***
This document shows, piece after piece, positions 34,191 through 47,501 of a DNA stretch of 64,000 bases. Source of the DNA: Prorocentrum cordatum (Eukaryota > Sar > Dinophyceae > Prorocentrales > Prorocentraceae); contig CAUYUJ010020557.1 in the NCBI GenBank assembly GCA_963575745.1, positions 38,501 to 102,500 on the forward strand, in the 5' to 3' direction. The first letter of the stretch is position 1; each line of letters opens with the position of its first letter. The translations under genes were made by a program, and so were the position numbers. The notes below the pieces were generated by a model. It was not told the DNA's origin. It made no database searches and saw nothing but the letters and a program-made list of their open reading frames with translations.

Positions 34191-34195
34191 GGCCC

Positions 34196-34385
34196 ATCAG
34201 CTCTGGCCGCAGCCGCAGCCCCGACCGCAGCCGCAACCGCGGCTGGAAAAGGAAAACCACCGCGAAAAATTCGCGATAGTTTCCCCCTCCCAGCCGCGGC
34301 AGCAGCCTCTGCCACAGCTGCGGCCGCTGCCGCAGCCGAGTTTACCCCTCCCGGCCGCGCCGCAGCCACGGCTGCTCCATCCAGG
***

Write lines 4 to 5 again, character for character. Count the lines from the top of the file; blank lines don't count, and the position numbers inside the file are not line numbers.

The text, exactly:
Positions 34196-34385
34196 ATCAG